Wednesday, August 24, 2016

I Listen So You Don't Have To: Cheap Heat Live

Henry invaded the live Cheap Heat
Photo Credit:
If you’re new, here’s the rundown. We listen to a handful of wrestling podcasts each week. Too many, probably, though certainly not all of them. In the interest of saving you time — in case you have the restraint to skip certain episodes — the plan is to give the bare bones of a given show and let you decide if it’s worth investing the time to hear the whole thing. There are many wrestling podcasts out there, of course, but this feature largely hews to the regular rotation we feel best fit the category of hit or miss. If we can save other folks some time, we’re happy to do so.

Show: Cheap Heat
Episode: Cheap Heat Live: Masked Man Rises (Aug. 23, 2016)
Run Time: 1:26:36
Guests: Zach Linder (5:34); Brian Campbell (21:48); David Shoemaker (51:20); Mark Henry (1:01:26)

Summary: This is the live audio from Friday’s Cheap Heat Live event in Brooklyn. The show opens with Peter Rosnberg introducing Stat Guy Greg, then sharing his opinions on the attractiveness of women in and outside of wrestling. Former writer Zach Linder shares a behind-the-scenes story of trying to interview Hulk Hogan at a post-TNA autograph signing. Cambpell comes on to break down the top 10 of Sports Illustrated list of 100 greatest wrestlers. They talk a bit about WWE’s crop of young international stars, then Rosenberg’s attempt to make Campbell join the “Kiss My Ass Club” is scuttled with a surprise appearance from David Shoemaker, who gives his SummerSlam predictions. Mark Henry does a cameo, then Brian Diperstein facilitates audience questions.

Quote of the week: Shoemaker: “You feel like when Bray’s not on the card and he’s healthy, there’s like an 85 percent chance of Bray interrupting a major match and making us all very upset on the internet the next day. … In the era of the brand split, this card is stacked and maybe it’s not a terrible thing when they go to, like, you know, RAW- or Smackdown-only pay-per-views, because, you know, the way it’s set up now, like, it would be great if he was there, it’d be great if Sami Zayn was on the card, it’s not like that there’s a spot that you, like, wish they took. I mean, OK, you can talk shit about Sheamus if you want, but it’s not like there’s just this terrible match that you wish wasn’t on the card. It’s just a stacked card, you know? And from my point of view, it’s actually a good thing. In the UFC, guys don’t fight every month, you know? In boxing, guys don’t fight every month. If it helps the storyline for somebody to take a month off of pay-per-views, then let ’em take the month off and build the story.”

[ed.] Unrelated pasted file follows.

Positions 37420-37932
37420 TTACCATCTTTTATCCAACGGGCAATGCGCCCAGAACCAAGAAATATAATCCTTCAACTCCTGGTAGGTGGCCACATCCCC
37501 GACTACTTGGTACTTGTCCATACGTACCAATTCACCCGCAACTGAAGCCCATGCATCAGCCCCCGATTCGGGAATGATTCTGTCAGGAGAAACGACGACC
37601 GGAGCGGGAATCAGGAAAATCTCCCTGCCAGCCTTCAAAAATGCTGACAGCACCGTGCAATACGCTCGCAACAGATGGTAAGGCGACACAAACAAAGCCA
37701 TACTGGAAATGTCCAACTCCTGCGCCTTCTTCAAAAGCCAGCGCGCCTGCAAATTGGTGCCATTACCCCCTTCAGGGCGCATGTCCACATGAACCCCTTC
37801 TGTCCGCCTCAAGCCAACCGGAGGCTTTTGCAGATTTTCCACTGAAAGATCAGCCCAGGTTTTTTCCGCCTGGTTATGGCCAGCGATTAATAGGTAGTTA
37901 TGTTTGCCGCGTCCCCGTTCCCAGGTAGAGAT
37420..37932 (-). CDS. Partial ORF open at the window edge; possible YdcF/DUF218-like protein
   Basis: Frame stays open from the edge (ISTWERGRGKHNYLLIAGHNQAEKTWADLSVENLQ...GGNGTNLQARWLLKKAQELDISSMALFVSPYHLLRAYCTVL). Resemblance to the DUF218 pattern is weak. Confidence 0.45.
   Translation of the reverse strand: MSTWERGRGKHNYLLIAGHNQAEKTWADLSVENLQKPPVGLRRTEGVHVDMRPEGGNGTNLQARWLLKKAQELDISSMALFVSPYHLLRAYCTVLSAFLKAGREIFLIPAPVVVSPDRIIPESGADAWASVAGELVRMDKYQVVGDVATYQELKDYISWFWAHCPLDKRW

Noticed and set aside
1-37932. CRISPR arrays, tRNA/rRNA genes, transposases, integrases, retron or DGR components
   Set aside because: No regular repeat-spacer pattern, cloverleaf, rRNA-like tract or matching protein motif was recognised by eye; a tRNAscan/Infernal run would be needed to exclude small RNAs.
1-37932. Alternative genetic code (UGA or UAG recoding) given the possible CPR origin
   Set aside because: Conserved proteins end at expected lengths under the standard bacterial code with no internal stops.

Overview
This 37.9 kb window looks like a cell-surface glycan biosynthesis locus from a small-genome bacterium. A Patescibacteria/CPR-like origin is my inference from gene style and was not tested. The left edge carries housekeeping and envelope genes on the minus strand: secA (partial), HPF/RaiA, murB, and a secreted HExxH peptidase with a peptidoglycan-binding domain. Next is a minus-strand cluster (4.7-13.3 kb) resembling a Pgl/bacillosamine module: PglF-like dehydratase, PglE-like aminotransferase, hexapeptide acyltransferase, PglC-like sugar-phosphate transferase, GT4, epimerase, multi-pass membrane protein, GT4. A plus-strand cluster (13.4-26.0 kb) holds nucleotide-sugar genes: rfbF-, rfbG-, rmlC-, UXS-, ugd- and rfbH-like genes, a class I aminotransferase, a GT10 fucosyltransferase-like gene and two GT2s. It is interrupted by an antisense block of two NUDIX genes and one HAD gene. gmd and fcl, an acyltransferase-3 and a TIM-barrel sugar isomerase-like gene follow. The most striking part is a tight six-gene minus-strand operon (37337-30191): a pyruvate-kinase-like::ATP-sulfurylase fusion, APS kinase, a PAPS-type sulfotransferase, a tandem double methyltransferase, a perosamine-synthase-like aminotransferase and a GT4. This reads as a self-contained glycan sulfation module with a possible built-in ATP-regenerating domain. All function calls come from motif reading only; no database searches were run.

Why you should listen: The best part of Linder’s story isn’t the punchlines so much as the chance to get a feel for how the dot com operates. Shoemaker’s return is certainly fun for fans of his chemistry with Rosenberg and Greg. Henry is fantastic, though certainly too brief, and the audience questions are surprisingly useful. The kindest thing to be said about this episode is that although it was positioned at the outset of SummerSlam weekend, it was organized such that it has interest far beyond the Brooklyn shows. If you’re worrying about listening after the fact, don’t.

Why you should skip it: If Rosenberg’s studio work grates on you, just wait until he gets in front of a live audience. Beyond that, there’s certain aspects here that just don’t translate well to the podcast crowd — the chanting, the too-loud wrestling theme music and extended “entrances” for guests and especially the painfully drawn out “Kiss My Ass” segment. As usual with the original Cheap Heat mix, Shoemaker is around for the best parts and most of the rest of it is little more than ear candy, and some of it is past the expiration date.

Final thoughts: The degree to which you enjoy this episode likely correlates to whatever you use as a standard. Is it better than a live Art Of Wrestling? It’s certainly different enough from what Colt Cabana does there to be interesting. Is it better than an average weekly Cheap Heat product? Doubtful. (Linder would make a good in-studio guest, though, because I’m not sure Rosenberg was of a mind to actually use questions to draw out the best aspects of his guests.) Listeners who subjected themselves to weeks of promotion certainly would be justified to be curious about this episode, and while it doesn’t seem this is the full version of what transpired on stage, it’s definitely enough to satisfy the curiosity. It’s also proof that Cheap Heat is more full of itself than is actually deserved, but those hundreds of chanting bros in the crowd know what they like, so to say there’s no audience for this sort of thing is flat wrong.